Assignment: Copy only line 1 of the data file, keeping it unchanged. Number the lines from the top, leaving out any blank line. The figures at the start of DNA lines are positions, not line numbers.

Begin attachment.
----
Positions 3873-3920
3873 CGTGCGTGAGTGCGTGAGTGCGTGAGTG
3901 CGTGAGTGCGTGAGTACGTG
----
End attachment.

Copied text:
Positions 3873-3920